The editor of the on-line new source that I blog for (DavisPatch.com) asked me to reflect on the 10 year anniversary of 9-11, and perhaps write about it. If I wanted to. This was a few weeks ago and I had a lot on my mind, and honestly hadn't even thought ahead to this. Guess I don't have quite the journalistic mind that he does. That's why he's the editor! (You can see my essay on Davis Patch at this link.)
So, just this fact alone, that I hadn't thought about it, is a good place to start. It's not that I've forgotten it -- never that. But it has fallen into the background of my mind and my life. I imagine I am not alone in that. Unless your own life was directly affected, I suppose that is what happens. Horrible things take place, and depending on how close it was to you, it eventually fades to the back of your mind as you go on with your life.
At the time, I couldn't imagine that life would ever be the same again. That day affected all of us to the extent that our safety was in question. Most of us had not really thought about that before. Ten years ago, my children were very young, and like most parents (I imagine) I was fearful for them, not myself. What kind of future would they have? How was life in America going to change?
We have seen changes--some subtle, some not. Not to the degree I imagined it. Certainly on the larger scale, security has been tighter. Homeland Security was created and all the practices and laws that have come about because of it. Most of that is behind-the-scenes. We experience it ourselves at airports, sports venues, and concerts. Cultural relations and racial profiling have become issues of more concern. On a smaller scale, we might approach life just a bit differently--being more aware of our surroundings and our habits. But even with these changes, most of us probably go about our lives as we did before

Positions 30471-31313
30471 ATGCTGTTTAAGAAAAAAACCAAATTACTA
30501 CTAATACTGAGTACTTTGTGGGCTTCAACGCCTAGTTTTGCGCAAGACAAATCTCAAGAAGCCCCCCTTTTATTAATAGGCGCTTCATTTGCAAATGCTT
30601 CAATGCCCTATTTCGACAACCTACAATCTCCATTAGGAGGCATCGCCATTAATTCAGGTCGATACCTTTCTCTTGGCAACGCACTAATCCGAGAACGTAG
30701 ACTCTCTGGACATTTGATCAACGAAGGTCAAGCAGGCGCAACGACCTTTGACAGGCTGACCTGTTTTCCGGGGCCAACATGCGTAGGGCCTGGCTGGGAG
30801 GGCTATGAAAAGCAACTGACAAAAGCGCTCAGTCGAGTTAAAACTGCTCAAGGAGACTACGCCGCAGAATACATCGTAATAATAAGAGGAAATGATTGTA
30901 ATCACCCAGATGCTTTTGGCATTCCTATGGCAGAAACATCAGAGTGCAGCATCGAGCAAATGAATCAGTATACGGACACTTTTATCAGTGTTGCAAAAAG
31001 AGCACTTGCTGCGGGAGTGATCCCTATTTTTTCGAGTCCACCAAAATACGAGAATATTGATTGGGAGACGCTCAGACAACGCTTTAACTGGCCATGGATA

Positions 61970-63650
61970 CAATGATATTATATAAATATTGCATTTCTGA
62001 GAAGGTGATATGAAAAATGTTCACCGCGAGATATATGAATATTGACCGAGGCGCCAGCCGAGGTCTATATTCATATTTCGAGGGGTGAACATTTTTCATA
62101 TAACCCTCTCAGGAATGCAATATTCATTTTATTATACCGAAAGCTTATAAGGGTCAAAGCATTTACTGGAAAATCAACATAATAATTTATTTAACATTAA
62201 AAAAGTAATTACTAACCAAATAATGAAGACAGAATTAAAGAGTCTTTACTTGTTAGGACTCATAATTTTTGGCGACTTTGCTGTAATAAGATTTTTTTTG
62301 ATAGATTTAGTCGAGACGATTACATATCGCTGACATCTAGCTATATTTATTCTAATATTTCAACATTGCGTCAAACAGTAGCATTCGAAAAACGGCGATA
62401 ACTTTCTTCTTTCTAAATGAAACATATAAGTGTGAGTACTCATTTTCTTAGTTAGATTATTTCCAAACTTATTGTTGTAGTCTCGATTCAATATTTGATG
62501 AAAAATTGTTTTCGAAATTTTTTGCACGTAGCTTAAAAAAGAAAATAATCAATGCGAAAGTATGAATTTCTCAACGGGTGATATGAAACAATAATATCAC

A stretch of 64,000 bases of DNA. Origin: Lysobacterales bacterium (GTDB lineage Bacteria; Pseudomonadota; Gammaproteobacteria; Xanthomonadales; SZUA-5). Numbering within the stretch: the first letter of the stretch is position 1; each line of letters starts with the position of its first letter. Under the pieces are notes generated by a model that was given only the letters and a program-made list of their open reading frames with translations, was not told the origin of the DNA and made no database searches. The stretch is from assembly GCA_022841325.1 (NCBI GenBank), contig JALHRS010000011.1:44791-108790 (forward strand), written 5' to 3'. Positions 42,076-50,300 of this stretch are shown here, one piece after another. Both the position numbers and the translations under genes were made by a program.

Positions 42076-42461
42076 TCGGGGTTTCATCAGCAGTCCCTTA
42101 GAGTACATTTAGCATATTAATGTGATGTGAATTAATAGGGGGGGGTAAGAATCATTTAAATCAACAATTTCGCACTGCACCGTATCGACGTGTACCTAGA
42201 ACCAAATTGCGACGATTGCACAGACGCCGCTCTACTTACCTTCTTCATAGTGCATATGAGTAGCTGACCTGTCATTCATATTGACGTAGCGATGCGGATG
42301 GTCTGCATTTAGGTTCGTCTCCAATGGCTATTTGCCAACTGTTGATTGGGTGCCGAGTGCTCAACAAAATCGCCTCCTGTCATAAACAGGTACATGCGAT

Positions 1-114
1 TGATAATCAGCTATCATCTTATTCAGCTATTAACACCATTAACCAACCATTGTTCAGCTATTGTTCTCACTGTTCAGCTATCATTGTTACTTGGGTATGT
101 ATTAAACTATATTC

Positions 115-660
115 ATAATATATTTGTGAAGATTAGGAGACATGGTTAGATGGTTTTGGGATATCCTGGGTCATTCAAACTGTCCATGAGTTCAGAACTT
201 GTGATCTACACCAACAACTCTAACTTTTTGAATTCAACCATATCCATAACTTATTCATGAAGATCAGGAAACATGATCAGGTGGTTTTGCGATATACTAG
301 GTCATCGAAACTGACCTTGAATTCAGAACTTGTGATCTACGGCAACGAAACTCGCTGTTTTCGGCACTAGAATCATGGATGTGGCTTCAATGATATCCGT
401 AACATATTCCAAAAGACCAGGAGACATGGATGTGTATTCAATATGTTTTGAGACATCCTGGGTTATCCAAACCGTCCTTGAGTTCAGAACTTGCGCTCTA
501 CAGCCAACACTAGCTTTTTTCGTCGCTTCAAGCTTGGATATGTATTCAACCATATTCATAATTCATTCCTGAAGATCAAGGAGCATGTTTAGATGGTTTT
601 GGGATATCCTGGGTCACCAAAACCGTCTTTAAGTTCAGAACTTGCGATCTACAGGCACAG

That's a good thing. I think. That was our goal as a country, right? Political leaders stressed that we should not live our lives in fear, rather we should continue to live as we always had. If we chose to live in fear and changed our habits, then the terrorists would win. We could not let them scare us into changing all the values that we hold dear as a country -- freedom, independence, the pursuit of happiness.
But, the consequence of trying to live our lives as before, is that it's easy to forget that we are still vulnerable. Something like 9-11 could happen again at any time. How many of us worry about this? I think about it sometimes, but I don't dwell on it. I personally feel that our government is doing an overall good job with security, but I realize that others do not.
How will 9-11 be reflected in history? Major events like this, while affecting the lives of people living at the time, don't have the same impact on future generations. They can maybe appreciate their significance, but in a detached way, like Pearl Harbor or the assassination of JFK. Those who lived through those events can recall them vividly, but those of us who did not, can only view them objectively. Children who were young when 9-11 happened, won't feel it emotionally like we do. It will be just another lesson in history. It's up to us to keep talking about it. To help them remember its importance. This year on 9-11, we will read again about the tragedy. We will see photo montages and hear personal accounts. We will watch again, the newsreels on television from that day. And then on 9-12, we will go back to business as usual.